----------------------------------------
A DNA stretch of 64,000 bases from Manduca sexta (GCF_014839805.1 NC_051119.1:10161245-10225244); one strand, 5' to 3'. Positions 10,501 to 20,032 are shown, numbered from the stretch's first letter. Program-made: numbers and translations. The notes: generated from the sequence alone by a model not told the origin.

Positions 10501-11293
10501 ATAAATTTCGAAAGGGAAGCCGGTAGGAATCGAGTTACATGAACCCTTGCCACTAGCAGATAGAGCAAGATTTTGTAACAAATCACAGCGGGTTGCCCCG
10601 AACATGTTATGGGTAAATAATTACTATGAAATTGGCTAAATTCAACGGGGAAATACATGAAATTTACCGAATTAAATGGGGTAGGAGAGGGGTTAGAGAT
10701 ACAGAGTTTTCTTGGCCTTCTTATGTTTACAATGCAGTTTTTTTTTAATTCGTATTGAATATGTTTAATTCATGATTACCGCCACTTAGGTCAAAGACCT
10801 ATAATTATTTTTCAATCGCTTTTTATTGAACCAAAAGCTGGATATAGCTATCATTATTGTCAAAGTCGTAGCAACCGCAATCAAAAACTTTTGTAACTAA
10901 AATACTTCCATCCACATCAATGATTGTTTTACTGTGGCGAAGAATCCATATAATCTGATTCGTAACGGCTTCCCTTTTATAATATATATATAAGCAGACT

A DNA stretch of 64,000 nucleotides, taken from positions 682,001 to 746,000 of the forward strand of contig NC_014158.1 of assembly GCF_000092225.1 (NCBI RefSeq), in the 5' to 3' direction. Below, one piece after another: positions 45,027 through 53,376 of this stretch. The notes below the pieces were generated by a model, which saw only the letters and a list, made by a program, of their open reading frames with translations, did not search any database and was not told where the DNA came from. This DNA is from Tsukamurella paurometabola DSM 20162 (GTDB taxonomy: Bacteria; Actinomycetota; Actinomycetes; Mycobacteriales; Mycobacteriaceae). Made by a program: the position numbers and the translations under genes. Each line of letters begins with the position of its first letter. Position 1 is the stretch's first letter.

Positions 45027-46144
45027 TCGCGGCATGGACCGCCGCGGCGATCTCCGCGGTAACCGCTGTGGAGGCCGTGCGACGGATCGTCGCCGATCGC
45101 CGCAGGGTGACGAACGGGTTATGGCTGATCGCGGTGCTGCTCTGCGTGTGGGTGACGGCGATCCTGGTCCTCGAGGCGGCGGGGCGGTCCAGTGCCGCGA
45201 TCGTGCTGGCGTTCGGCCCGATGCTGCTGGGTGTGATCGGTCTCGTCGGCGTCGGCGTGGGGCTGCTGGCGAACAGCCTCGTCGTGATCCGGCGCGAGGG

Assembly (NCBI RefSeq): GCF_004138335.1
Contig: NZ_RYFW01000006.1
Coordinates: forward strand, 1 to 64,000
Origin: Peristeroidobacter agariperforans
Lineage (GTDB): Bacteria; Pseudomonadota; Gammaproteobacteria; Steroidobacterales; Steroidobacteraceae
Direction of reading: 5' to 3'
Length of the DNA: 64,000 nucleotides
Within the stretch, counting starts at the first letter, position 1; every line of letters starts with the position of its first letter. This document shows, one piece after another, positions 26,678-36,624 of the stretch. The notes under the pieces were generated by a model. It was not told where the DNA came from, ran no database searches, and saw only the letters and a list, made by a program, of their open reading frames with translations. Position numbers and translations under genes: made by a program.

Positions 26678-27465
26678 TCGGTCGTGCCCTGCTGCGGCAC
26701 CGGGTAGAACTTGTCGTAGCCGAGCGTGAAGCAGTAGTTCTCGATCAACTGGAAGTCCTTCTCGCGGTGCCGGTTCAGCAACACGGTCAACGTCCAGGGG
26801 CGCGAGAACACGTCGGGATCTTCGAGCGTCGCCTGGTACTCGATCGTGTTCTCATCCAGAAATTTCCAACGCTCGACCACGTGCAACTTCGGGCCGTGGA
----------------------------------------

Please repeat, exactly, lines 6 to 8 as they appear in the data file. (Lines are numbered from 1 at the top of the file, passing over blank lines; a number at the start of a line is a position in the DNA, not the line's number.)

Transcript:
10801 ATAATTATTTTTCAATCGCTTTTTATTGAACCAAAAGCTGGATATAGCTATCATTATTGTCAAAGTCGTAGCAACCGCAATCAAAAACTTTTGTAACTAA
10901 AATACTTCCATCCACATCAATGATTGTTTTACTGTGGCGAAGAATCCATATAATCTGATTCGTAACGGCTTCCCTTTTATAATATATATATAAGCAGACT

A DNA stretch of 64,000 nucleotides, taken from positions 682,001 to 746,000 of the forward strand of contig NC_014158.1 of assembly GCF_000092225.1 (NCBI RefSeq), in the 5' to 3' direction. Below, one piece after another: positions 45,027 through 53,376 of this stretch. The notes below the pieces were generated by a model, which saw only the letters and a list, made by a program, of their open reading frames with translations, did not search any database and was not told where the DNA came from. This DNA is from Tsukamurella paurometabola DSM 20162 (GTDB taxonomy: Bacteria; Actinomycetota; Actinomycetes; Mycobacteriales; Mycobacteriaceae). Made by a program: the position numbers and the translations under genes. Each line of letters begins with the position of its first letter. Position 1 is the stretch's first letter.